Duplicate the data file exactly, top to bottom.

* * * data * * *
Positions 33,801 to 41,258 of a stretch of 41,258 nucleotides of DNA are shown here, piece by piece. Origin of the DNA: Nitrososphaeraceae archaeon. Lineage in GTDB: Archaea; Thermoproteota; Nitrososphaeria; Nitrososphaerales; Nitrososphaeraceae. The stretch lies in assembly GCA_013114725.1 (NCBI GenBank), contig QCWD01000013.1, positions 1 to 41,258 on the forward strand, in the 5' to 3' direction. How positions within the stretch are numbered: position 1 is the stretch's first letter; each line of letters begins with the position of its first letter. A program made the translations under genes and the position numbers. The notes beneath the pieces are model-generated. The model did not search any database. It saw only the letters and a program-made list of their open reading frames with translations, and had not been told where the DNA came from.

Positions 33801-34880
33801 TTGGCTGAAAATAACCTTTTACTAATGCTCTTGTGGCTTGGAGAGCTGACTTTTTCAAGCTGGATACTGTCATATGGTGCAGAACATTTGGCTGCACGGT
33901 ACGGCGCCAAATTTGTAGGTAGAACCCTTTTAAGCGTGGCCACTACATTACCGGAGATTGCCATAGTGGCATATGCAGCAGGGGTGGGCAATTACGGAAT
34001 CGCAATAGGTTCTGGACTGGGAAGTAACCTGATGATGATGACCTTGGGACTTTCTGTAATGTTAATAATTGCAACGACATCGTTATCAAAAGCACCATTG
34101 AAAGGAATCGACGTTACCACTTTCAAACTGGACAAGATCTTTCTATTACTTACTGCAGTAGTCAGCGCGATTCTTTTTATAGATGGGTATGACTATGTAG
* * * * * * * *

Positions 33,801 to 41,258 of a stretch of 41,258 nucleotides of DNA are shown here, piece by piece. Origin of the DNA: Nitrososphaeraceae archaeon. Lineage in GTDB: Archaea; Thermoproteota; Nitrososphaeria; Nitrososphaerales; Nitrososphaeraceae. The stretch lies in assembly GCA_013114725.1 (NCBI GenBank), contig QCWD01000013.1, positions 1 to 41,258 on the forward strand, in the 5' to 3' direction. How positions within the stretch are numbered: position 1 is the stretch's first letter; each line of letters begins with the position of its first letter. A program made the translations under genes and the position numbers. The notes beneath the pieces are model-generated. The model did not search any database. It saw only the letters and a program-made list of their open reading frames with translations, and had not been told where the DNA came from.

Positions 33801-34880
33801 TTGGCTGAAAATAACCTTTTACTAATGCTCTTGTGGCTTGGAGAGCTGACTTTTTCAAGCTGGATACTGTCATATGGTGCAGAACATTTGGCTGCACGGT
33901 ACGGCGCCAAATTTGTAGGTAGAACCCTTTTAAGCGTGGCCACTACATTACCGGAGATTGCCATAGTGGCATATGCAGCAGGGGTGGGCAATTACGGAAT
34001 CGCAATAGGTTCTGGACTGGGAAGTAACCTGATGATGATGACCTTGGGACTTTCTGTAATGTTAATAATTGCAACGACATCGTTATCAAAAGCACCATTG
34101 AAAGGAATCGACGTTACCACTTTCAAACTGGACAAGATCTTTCTATTACTTACTGCAGTAGTCAGCGCGATTCTTTTTATAGATGGGTATGACTATGTAG